GDPR. Does it make your pulse race with excitement? Or does General Data Protection Regulation up the heart rate more successfully?
Or – if you’ve even heard of either – do they evoke a groan?
Sure, this subject is not ‘sexy’, but not only is it important, it may also be something really exciting for all of us.
Most of us have have some (or great) concern about about the way our personal, private data is being stored by large companies who may use it in all kinds of ways we don’t want – or even fear. We often feel quite helpless to know what to do about this.
Well, hope is at hand in the form of a new EU regulation which will come into force on May 25th 2018 – less than six months from now. Known as the General Data Protection Regulation (GDPR), it requires all organisations located in, or doing business in, the EU to adhere to some fairly tough rules.
According to one GDPR expert (In an interesting podcast at http://5by5.tv/criticalpath/202), the legislations can be boiled down to one simple principle: every person should have control of their own personal data. Viewed that way, perhaps this is not so complicated, and the consequences flow naturally.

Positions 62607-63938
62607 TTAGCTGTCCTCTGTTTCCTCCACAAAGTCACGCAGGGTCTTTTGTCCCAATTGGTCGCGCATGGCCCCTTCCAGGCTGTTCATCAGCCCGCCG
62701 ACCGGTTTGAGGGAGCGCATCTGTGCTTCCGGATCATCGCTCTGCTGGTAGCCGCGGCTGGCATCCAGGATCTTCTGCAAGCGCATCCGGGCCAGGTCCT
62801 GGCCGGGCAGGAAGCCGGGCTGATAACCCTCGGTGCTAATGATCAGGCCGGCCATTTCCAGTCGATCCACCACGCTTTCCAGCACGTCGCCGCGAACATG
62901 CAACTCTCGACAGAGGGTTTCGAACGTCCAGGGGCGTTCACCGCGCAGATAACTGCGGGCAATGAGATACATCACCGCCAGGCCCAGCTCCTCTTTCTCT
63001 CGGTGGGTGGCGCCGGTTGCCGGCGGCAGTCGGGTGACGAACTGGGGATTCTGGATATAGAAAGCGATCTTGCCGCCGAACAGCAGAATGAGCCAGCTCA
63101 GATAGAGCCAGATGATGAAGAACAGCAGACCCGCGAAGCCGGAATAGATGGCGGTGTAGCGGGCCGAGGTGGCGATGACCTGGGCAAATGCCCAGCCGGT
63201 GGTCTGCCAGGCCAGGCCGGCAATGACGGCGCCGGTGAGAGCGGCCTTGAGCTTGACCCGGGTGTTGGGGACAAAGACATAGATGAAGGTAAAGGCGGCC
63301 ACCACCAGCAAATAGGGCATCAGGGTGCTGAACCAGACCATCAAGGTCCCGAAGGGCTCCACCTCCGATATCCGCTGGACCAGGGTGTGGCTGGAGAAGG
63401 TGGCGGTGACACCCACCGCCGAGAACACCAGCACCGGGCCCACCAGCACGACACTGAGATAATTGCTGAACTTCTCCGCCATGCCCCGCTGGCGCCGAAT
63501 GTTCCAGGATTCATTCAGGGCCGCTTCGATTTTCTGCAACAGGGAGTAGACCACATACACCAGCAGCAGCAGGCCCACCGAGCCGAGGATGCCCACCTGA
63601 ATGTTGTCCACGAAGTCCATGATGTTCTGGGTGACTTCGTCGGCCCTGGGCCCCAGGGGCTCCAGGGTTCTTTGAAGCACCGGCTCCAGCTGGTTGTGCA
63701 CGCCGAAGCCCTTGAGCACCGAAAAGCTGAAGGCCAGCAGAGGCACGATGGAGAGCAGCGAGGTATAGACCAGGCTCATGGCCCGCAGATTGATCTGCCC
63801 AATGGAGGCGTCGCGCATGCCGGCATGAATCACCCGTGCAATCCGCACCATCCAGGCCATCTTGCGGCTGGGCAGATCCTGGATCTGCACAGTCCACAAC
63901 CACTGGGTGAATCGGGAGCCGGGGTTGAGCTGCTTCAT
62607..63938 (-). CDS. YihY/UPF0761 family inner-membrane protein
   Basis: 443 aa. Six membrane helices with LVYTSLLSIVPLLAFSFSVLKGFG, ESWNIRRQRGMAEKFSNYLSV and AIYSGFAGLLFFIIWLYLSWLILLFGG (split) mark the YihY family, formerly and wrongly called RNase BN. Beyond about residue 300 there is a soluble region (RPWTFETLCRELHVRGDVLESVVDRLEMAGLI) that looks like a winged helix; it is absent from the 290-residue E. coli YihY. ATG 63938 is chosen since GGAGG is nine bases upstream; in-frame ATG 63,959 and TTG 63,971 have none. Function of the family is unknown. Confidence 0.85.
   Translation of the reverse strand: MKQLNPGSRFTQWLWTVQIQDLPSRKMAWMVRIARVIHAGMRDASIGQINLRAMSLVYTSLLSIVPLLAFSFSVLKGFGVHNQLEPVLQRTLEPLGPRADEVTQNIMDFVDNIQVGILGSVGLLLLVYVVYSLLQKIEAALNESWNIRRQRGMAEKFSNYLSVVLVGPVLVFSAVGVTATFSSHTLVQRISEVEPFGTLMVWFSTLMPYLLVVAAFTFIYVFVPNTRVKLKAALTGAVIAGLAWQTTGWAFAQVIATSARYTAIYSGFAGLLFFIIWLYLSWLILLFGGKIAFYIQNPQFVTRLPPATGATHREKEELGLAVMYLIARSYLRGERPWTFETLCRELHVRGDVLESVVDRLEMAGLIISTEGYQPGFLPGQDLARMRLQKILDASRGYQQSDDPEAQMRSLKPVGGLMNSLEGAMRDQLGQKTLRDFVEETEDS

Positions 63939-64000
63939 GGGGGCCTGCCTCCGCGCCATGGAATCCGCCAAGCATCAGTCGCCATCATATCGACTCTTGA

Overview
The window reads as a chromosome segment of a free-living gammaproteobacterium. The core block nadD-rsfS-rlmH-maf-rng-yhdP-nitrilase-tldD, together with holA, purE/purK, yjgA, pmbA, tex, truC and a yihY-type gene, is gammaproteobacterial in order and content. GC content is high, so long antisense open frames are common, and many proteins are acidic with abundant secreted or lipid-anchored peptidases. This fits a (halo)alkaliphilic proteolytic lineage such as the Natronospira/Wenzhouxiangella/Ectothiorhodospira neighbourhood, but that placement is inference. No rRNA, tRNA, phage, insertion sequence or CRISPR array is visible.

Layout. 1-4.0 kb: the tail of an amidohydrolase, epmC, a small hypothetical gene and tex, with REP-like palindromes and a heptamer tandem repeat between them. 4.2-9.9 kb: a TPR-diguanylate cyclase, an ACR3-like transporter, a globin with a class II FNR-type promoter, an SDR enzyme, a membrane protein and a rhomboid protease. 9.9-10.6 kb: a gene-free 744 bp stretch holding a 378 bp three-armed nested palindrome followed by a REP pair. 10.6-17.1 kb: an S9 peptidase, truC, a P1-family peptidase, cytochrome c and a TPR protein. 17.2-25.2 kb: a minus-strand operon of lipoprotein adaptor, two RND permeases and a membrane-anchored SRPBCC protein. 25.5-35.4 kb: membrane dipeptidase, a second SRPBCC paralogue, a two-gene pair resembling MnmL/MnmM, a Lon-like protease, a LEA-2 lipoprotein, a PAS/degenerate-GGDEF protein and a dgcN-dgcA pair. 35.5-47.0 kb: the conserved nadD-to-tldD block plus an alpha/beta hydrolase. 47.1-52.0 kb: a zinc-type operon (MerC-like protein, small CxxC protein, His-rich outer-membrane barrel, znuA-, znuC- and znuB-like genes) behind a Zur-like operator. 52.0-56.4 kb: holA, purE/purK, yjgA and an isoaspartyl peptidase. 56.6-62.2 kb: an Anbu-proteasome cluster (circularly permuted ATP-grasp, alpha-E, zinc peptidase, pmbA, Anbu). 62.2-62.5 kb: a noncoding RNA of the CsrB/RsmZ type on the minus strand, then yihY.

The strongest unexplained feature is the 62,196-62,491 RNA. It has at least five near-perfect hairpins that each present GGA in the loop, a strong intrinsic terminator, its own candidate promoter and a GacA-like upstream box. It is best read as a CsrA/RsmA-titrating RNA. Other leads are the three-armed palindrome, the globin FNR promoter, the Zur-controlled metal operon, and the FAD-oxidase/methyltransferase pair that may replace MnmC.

Yet it is not a simple matter either. Here is my effort to spell out as simply as possible the main aspects of what is required….
- There has to be a clear and transparent reason for an organisation to request and store personal data;
- The data to be stored must be the minimum required for the purpose stated;
- The ways in which the personal data will be used have to be clearly presented – and not exceeded;
- The data must be kept up to date – and not retained longer than necessary;
- The data must be kept completely secure;
- The ‘data subject’ (you and me!) has to give explicit consent to have our data used in the ways outlined;
- The data subject has rights in relation to the data, including disclosure, erasure and portability.
What exactly these principles mean for organisations (note: the law does not apply to private individuals) is beyond the scope of this blog. But at minimum it will involve a complete rethinking of how data is held, audited and managed.
If organisations take this seriously – and why wouldn’t they? there could be some mammoth fines for law-breaking) – most of us should sleep easier at night.
GDPR? Bring it on!